Barbershops, which serve as social centers for men in the black community, are home to an innovative medical study.
Brian Davis, owner of Brian D’s Old School Barbers, gives Fred Evans a trim while brothers Josh and Chris Jackson join in the conversation. Evans participates in Barbershop Conversations, a program in which barbers engage their clients in discussions about their health.
The chatter at Brian D's Old School Barbers sounds like that at most barbershops. The customers at the north Minneapolis shop dissect the latest Timberwolves game, ponder the Vikings' quarterback situation, discuss organ donations.
Hold on a minute. Who injected that oh-so-serious topic into what had been a carefree chewing of the conversational fat?
It turns out to be the shop's owner, Brian Davis. He's part of Barbershop Conversations, a three-year program in which just over two dozen African-American barbers in 18 Twin Cities shops volunteered to lobby their clientele about health issues, including diabetes, obesity, high blood pressure and organ donations.
"African-American men need to talk about these things, but we're not big on doctors and hospitals," Davis said.
Clarence Jones, outreach director for Southside Community Health Services in Minneapolis, agreed that "in our community, there's a history of mistrust of the health care industry."
But barbershops are different. For many blacks, especially men, the shops serve as social gathering spots, places that offer support and encouragement along with shaves and haircuts. Davis said it's not unusual on a Saturday to have 20 men in the shop, just chatting.
"Men will tell things to their barber that they won't tell to their wives," Jones said.
And that means that "barbers are in a position to talk to men about issues that they won't talk about elsewhere."
The Barbershop Conversations program was jointly sponsored by the University of Minnesota, Lifesource (which promotes tissue and organ donation) and Q Health Services (part of Southside Community Health Services).
It was patterned after similar projects elsewhere, said Lifesource spokesperson Susan Mau Larson. The program has been successful in Chicago and Detroit, and projects are underway in New York City and across California.
"It's a very effective form of outreach," she said. "Because African-American barbershops are such popular gathering spots, they provide a good venue for reaching people."
Fred Evans, one of Davis' regulars for five or six years, agreed with the theory of basing the program in the barbershops. "You have to meet the people where they are," he said.
Health spoken here
The barbers who took part in the project had to undergo eight hours of training, covering both the health issues and ways to ease those topics into the conversation between "Want a little off the top?" and "What do you think of the Twins' chances this year?"
"It has to be very conversational," Davis said. "You can't just jump in and say, 'How come you're not eating better?' So I start by talking about myself, how I'm doing, and then we just sort of ease into it. It's a trust thing; once they realize that you're willing to open up, they will, too."
Davis is an enthusiastic mentor who practices what he preaches. He has given up most meats and eats as many vegetables as he can. Doubt him? He'll show you the plastic bag of Brussels sprouts he brought for lunch.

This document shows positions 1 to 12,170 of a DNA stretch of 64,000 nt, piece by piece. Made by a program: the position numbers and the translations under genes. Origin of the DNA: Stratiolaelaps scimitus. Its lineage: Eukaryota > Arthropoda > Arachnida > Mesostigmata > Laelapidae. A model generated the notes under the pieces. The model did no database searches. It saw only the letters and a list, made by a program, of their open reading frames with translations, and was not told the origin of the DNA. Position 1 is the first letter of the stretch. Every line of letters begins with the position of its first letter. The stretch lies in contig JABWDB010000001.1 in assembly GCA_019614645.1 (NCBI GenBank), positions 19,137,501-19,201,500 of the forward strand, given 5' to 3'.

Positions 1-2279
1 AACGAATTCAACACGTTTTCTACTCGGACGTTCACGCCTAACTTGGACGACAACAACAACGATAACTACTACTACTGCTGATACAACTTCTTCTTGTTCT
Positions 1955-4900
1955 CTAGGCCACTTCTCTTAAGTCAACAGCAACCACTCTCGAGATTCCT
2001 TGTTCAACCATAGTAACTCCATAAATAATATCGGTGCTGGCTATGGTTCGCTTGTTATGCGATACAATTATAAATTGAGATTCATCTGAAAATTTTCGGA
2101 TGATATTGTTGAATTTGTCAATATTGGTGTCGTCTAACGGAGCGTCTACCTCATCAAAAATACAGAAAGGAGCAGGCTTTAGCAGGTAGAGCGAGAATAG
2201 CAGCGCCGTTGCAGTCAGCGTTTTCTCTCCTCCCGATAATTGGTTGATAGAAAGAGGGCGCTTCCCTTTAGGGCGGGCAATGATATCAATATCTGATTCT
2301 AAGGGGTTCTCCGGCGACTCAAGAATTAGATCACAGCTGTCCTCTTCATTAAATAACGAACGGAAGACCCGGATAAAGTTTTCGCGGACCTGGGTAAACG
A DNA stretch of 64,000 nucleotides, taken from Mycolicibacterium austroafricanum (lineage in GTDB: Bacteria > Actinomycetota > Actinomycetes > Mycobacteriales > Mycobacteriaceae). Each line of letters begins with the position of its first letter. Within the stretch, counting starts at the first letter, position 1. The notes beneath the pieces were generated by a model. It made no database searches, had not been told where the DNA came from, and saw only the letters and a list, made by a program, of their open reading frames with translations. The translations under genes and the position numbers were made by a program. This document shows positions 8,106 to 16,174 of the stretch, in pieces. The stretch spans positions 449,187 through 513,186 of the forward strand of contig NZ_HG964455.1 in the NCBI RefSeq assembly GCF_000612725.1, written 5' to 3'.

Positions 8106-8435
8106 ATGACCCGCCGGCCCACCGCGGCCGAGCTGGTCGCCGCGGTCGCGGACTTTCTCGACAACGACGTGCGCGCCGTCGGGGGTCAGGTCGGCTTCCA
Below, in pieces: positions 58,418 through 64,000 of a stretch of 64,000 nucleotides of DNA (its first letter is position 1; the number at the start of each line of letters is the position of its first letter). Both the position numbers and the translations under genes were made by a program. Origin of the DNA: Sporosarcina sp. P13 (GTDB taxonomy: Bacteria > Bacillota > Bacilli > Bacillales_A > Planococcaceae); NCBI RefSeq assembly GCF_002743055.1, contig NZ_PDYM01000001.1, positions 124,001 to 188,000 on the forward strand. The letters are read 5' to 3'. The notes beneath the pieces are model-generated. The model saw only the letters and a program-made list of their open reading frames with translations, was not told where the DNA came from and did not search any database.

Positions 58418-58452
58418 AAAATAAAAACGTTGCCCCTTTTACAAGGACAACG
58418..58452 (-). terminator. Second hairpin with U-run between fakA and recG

As an outgrowth of his emphasis on healthy living, he also hands out condoms to young customers. That's not part of the Barbershop Conversations program, but he does it anyway, the same way he has talked Tyrone Shepard, the other barber in the shop, into losing 40 pounds.
"He's always trying to get me to eat right and be healthy," Shepard said, adding with a laugh: "He tried to get me to give up all the good stuff. I gave up half of it."
"That's one less pork chop," Davis crowed from across the room. "That's all it takes."
Increasing awareness of health issues was one of the goals of the Barbershop Conversations, and it appears to be a resounding success. But the program has struggled with its other major objective, which was to increase the number of black men who register as organ or tissue donors.
"Women tend to register more than men," said Dr. David Radosevich, who is evaluating the project for the University of Minnesota. "About 55 percent of white women in Minnesota register, with white men about 8 percentage points below that. African-American women tend to be about the same as white men, but among African-American males, the number drops to 30 percent."
The program's organizers had hoped that number would change. Three years later, it hasn't, but Radosevich isn't ready to write off this aspect of the program yet.
"It will take time," he said. "Very few people go to the [state] website and change their status. They do it when they renew their driver's licenses. And even though we haven't seen an increase in donors, we have seen a heightened level of awareness of the issue. We're seeing a lot more willingness to discuss the matter, which is a really positive result."
The customers who agreed to take part in the program took periodic surveys charting changes in their health and their awareness of health issues. While Radosevich still has a lot of number-crunching to do on those, the barbers' participation in the program officially ended Monday with a recognition dinner in their honor.
But that doesn't mean that Davis intends to stop talking to his clients about their health. Just the opposite is true.
"As an advocate in our community, I'm always talking about health," he said. After taking the program's training, "I know a few more points, so now I'm going to do it even more."
Jeff Strickler • 612-673-7392
Poll: Would you let someone turn your yard into an edible landscape?